Fonè 142 SACD
Jazz - Vocal
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2. Una palabra (Carlos Varela) - 3.19
3. Madalena (Ivan Lins) - 4.03
4. Piccolissima serenata (Ferrio/Amurri) - 3.21
5. Fina estampa (Chabuca Granda) - 3.03
6. Una ragione di piu’ (Reitano/Califano) - 3.29
7. È scesa ormai la sera (Ferri/Pintucci) - 4.19
8. Se non avessi più te (Migliacci/Bacalov/Zambrini) - 4.37
9. Nessuno al mondo (Nebb/Rastrelli) - 3.53
10. Algo contigo (Andres Calamaro) - 3.51
11. High and dry (Radiohead) - 2.31
12. Nueva (Hugo Fattoruso) - 5.19
13. Mother nature’s son (Lennon/Mc Cartney) - 3.00
Review by Mark Werlin - November 4, 2015
"Dos" is an intriguing session for two players that blurs the boundaries of popular song, jazz and avant-garde music.
The thirteen selections on the SACD (also released on LP and download) comprise Italian, Brazilian, Spanish-language and British pop songs deconstructed to duet arrangements by vocalist Eleonora Bianchini and bassist Enzo Pietropaoli. It's a daring concept, expertly and elegantly realized.
Label owner Giulio Cesare Ricci's motivation for starting a record company is described on the Fonè Records website:
"ricci’s infinite passion and indefinable madness led him to become a creative activity himself: fonè."
It may require indefinable madness to operate an audiophile label in an era of corporate-dominated cultural production, fragmentary audiences for art music, and widespread distribution of low-resolution audio. It certainly requires creative vision and engineering expertise to produce an artistically successful recording of such high audio standards.
"Dos" was recorded by Signor Ricci in the resonant acoustic of Pieve del Convento dei Cappuchini, a monastery church located in Peccioli, in the Tuscany region of Italy. The recording equipment used at the session should set the hearts of audiophiles racing, particularly vintage microphone enthusiasts: Neumann U47, U48 and M49 valve microphones, dCS A/D and D/A converters, Pyramix DSD workstation. The liner notes indicate that no editing was performed. This is a 'purist' original DSD recording, a document of the live performance.
The legendary, silky-sounding Neumann U47 and U48 microphones that once captured the voices of Billie Holliday, Ella Fitzgerald and Frank Sinatra are prized by today's recording engineers, and require expert repair and restoration to preserve their distinctive upper-mid coloration and bloom. Ricci designed his own mic preamps, which have a very low noise floor. I could not detect any hum, crackle or distortion at any level in these highly dynamic performances.
Eleonora Bianchini is a young Italian vocalist, pianist, and guitarist from Perugia. Like so many of her generation of aspiring jazz artists, she has been drawn to study, work and reside in the centers of contemporary music and performance. Her conservatory credentials include attendance at the prestigious Berklee School in Boston. She established a performing career in New York, then devoted two years to teaching in Ecuador. She has a special interest in Latin American and Brazilian popular song that is evident in the selection of material for "Dos". While her vocal instrument can range from a breathy whisper to a full-throated fortissimo, she doesn't overemphasize technique at the expense of interpretative subtlety.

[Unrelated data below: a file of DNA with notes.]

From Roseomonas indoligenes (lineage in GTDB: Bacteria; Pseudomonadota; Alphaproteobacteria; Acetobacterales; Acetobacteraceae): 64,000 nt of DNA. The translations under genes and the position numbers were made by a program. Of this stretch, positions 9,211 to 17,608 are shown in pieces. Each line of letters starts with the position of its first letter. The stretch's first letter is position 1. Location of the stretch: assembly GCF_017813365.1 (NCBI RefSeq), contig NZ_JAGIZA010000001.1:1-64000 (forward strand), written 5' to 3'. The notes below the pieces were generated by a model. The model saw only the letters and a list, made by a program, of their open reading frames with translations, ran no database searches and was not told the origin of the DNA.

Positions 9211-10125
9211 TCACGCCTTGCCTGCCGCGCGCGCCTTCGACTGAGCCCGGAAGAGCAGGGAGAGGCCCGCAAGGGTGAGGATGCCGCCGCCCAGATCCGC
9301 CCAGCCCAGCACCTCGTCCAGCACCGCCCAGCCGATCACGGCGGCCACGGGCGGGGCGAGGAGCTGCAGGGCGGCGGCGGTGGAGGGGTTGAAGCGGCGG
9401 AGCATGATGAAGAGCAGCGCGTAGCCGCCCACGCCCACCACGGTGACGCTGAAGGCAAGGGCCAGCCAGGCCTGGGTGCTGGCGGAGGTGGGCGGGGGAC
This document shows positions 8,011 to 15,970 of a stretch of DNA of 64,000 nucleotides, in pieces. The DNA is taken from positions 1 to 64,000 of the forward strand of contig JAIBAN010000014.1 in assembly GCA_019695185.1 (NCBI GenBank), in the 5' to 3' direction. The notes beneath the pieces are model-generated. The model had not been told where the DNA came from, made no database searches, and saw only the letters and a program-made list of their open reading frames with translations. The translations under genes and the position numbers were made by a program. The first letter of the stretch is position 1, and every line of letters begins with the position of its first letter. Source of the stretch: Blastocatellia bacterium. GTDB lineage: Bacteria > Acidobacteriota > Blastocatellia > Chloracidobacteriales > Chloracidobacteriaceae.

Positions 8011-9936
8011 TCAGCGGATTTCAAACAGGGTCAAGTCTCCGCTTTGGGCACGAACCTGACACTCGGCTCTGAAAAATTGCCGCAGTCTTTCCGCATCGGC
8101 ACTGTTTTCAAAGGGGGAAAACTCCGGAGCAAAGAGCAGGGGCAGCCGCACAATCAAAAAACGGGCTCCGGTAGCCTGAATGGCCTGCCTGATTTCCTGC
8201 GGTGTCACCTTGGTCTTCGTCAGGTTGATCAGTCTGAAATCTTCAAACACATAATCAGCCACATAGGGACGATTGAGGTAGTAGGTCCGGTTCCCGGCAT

Bianchini's obvious affection—and respect—for Italian songwriters who were active in the 1960s shapes the central portion of the disc's program. Works by songwriting teams such as Ferrio/Amurri and Reitano/Califano were composed and recorded well before Bianchini's time; but the cool tone of her collaborative engagement with jazz bassist Enzo Pietropaoli precludes nostalgia. Their recreations of half-century-old songs evoke a spectrum of moods from playful to elegiac; the minimal settings of voice and bass spotlight the emotional content of the lyrics while advancing a modernist musical statement.
Bianchini and Pietropaoli's interpretation of the Led Zeppelin song "Kashmir" opens the disc and provides an English-language doorway to the non-Italian-literate. It's a virtuoso performance that situates the listener both in the acoustic space of the Convento dei Cappuchini church and the virtual space of the druggy 1970s. The minimal arrangement, which includes what sounds like a toy piano or celesta, showcases the melodic lines as a vehicle for the textures of the voice and bass blended with room reverberation. The slap of the bow against the strings produces a complex sound that varies with the string pitch and force of the strike. The church acoustic functions almost as a third musician.
Cuban nueva trova songwriter Carlos Varela's "Una Palabra" begins with a haunting unaccompanied vocal: "a word does not say anything / and at the same time hides everything" (translation). This could be the credo of the entire disc: the paradox of language as a carrier of emotion and concealer of meaning. Bianchini brings out the poignancy and romantic yearning of the lyrics, conveying the melody, which has become widely known through its presence on film soundtracks, with honest simplicity.
The set moves through a sequence of Italian, Brazilian and Spanish popular songs, then arrives at Uruguayan composer Hugo Fattoruso's song "Nueva". A longtime collaborator of the great Brazilian singer Milton Nascimento, Fattoruso writes lovely melodies. On "Nueva", Bianchini adopts a slow tempo that is perfectly balanced against Pietropaoli's sparse bass accompaniment; she brings emotional clarity to Fattoruso's somewhat obscure lyrics. A double-stopped bass chord and soft finger-snapping introduces the final song, The Beatles' "Mother Nature's Son", sung sweetly and without irony.
"Dos" is a labor of love: love of popular song and the interplay of voice and instrument; and a love-letter to the art of natural sound recording.
Signor Ricci: Saluto la vostra follia indefinibile.
Copyright © 2015 Mark Werlin and HRAudio.net